Apokreas (Carnival season)
Some say that Carnival the world over has its roots in Greece’s ancient worship of wild, wonderful Dionysus, the god of winemaking, fertility and theatre. Today, Greece’s Carnival season is related to the Greek Orthodox religion, and kicks off three weeks prior to the fasting of Lent (from mid-January to late February or early March). A host of smaller events leads up to the wild weekend of Carnival – known in Greece as Apokreas – which is resplendent with costume parades, colourful floats, feasting and traditional dancing. At Apokreas even small villages eat, drink and don (sometimes off-colour) costumes and parade in the streets. The celebrations end with Clean Monday (Kathara Deftera), the first day of Lent, which sees families go on picnics and fly kites.
Each region has its own take on Apokreas. Head to Patra in the Peloponnese for the biggest and wildest celebrations. Skyros in the Sporades sees entire towns dressed as goats, copper bells and all. Rethymno in Crete celebrates with a bit of a Venetian flair. If you’re planning a trip, check the calendar: each year the date of Apokreas is different.
Imagine the open, dark Greek summer sky overhead and the marble tiers of an ancient Greek theatre filled with a rapt audience watching art in the making. The most prominent Greek summer festival, the Hellenic Festival features a top line-up of local and international music, dance and drama. And, wonderfully, many of the marquee events are staged at one of the world’s prime historic venues: the ancient Odeon of Herodes Atticus in Athens, with the floodlit Acropolis as a backdrop.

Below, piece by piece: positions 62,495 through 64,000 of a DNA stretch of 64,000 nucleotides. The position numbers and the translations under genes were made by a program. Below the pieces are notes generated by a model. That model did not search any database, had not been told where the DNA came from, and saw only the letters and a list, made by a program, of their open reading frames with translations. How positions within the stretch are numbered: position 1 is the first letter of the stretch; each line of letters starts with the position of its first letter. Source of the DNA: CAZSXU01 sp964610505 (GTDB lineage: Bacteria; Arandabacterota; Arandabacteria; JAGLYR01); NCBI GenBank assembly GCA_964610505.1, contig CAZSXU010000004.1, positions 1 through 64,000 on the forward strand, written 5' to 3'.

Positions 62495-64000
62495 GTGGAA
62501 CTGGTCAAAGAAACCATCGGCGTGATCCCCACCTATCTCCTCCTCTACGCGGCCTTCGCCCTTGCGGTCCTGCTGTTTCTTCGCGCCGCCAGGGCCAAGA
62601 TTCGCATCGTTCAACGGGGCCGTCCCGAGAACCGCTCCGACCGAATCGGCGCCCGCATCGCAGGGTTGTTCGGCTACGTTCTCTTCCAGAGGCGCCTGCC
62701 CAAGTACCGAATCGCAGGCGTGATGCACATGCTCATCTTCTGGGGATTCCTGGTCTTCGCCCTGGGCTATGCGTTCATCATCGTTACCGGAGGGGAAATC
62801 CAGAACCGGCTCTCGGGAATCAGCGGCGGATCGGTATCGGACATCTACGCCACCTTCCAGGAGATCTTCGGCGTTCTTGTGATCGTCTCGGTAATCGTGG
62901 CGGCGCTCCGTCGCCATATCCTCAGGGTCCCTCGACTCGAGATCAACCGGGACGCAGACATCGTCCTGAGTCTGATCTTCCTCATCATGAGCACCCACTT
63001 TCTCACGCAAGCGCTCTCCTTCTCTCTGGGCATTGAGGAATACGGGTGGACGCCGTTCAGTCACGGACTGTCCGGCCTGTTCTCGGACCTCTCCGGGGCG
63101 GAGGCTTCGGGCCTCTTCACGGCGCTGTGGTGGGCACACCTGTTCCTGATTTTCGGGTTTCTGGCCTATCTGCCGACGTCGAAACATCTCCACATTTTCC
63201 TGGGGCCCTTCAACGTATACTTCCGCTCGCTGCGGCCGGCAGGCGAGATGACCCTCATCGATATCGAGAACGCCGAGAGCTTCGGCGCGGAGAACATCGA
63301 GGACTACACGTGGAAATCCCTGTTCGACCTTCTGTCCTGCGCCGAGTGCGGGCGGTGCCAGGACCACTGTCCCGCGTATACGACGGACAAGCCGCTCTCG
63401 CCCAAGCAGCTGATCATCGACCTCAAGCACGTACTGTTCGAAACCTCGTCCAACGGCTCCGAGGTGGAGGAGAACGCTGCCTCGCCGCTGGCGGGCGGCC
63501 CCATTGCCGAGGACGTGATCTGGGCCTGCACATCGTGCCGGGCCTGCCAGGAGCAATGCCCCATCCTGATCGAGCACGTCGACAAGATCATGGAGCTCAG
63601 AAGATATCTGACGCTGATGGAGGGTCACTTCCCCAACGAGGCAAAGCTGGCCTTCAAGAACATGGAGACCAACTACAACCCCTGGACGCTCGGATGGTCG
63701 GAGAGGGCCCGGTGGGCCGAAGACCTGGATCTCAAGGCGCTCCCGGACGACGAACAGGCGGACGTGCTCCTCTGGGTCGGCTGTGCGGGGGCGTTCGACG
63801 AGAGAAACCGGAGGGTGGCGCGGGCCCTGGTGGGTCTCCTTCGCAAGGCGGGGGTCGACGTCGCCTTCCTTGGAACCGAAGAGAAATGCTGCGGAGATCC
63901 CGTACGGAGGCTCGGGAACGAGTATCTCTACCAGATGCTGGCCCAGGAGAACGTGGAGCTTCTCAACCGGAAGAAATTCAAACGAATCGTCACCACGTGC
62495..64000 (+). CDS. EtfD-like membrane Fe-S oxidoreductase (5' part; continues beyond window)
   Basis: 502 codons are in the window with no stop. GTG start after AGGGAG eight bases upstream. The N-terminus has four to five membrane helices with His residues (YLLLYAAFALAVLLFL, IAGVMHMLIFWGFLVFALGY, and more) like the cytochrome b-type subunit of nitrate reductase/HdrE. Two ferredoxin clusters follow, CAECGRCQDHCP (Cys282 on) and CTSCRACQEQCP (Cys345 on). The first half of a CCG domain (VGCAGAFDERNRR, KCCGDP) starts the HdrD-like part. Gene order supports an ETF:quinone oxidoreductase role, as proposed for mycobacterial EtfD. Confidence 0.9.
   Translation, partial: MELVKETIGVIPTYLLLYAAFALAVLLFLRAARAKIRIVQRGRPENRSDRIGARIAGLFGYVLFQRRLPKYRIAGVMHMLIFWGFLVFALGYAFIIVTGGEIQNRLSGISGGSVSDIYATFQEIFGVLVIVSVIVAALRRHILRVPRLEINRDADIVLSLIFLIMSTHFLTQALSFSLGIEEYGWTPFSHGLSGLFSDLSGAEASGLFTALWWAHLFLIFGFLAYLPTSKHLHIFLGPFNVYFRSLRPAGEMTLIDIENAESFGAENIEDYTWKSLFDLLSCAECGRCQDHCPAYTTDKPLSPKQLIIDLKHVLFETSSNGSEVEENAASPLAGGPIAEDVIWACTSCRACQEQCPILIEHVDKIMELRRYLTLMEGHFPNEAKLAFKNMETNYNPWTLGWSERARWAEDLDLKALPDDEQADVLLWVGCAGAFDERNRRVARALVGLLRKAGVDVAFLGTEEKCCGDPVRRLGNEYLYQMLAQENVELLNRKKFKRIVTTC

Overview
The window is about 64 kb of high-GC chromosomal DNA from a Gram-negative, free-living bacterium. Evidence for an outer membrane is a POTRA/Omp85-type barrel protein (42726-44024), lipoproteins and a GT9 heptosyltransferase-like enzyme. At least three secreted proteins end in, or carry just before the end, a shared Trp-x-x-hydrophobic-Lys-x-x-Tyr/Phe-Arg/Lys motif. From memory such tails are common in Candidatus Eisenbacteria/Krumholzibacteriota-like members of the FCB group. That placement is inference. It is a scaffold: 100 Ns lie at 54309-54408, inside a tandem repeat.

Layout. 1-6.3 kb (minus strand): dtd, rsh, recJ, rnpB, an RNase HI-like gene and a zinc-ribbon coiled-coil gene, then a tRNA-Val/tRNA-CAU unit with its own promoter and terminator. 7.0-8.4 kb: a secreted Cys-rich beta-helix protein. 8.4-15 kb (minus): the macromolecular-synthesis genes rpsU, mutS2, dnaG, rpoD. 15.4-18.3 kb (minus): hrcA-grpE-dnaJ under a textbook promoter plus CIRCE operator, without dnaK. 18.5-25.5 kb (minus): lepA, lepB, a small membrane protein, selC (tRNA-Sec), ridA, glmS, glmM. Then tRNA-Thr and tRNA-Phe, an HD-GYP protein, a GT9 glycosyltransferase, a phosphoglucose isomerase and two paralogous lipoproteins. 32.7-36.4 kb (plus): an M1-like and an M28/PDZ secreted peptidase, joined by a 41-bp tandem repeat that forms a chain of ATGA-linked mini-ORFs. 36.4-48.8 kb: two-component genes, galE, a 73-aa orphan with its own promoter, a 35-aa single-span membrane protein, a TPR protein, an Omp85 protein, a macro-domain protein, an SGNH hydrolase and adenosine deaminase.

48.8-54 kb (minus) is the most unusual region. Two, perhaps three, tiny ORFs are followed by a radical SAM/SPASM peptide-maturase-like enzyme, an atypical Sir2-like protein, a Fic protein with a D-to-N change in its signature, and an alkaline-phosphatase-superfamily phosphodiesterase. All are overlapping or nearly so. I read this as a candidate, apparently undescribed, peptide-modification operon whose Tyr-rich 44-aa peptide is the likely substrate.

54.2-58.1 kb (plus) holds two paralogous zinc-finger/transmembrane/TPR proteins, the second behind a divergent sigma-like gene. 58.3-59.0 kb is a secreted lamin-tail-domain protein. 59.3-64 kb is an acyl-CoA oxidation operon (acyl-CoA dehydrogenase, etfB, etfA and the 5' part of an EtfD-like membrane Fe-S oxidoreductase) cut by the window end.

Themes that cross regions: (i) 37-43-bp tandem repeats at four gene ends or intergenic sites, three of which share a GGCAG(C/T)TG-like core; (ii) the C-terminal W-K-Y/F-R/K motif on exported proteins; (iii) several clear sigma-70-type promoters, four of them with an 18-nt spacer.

The other key venue is the Unesco-listed Theatre of Epidavros, two hours west of Athens near Nafplio in the Peloponnese. The amazingly well-preserved theatre, which saw its first performance around 2000 years ago, has perfect acoustics and occupies a glorious setting amid pine-clad hills. Other events are also held in modern venues around Athens. The festival runs from June through August.
Celebrating Greece’s long relationship with the sea, fishing villages and ports throughout the country host historical re-enactments and parties in late June. Navy Week in Crete honours the island’s maritime tradition with music, dancing, swimming and sailing; celebrations are especially big in Soudha, near Hania. In Hydra, the Miaoulia festival celebrates local naval hero Admiral Miaoulis and the Hydriot contribution to the War of Independence. It culminates in a spectacular sound-and-light show with the burning of a boat which represents a Turkish warship, and fireworks over Hydra harbour. In Lesvos (Mytilini), Molyvos and Kaloni see lively celebrations as well.
August Moon Festival
Considered the brightest and most beautiful moon of the year, the August moon inspires towns across Greece to host special nighttime events and parties. In Athens, stunning historical venues such as the Acropolis or Roman Agora open for free moonlit performances of theatre and dance. Each year the program changes, so check locally when you arrive.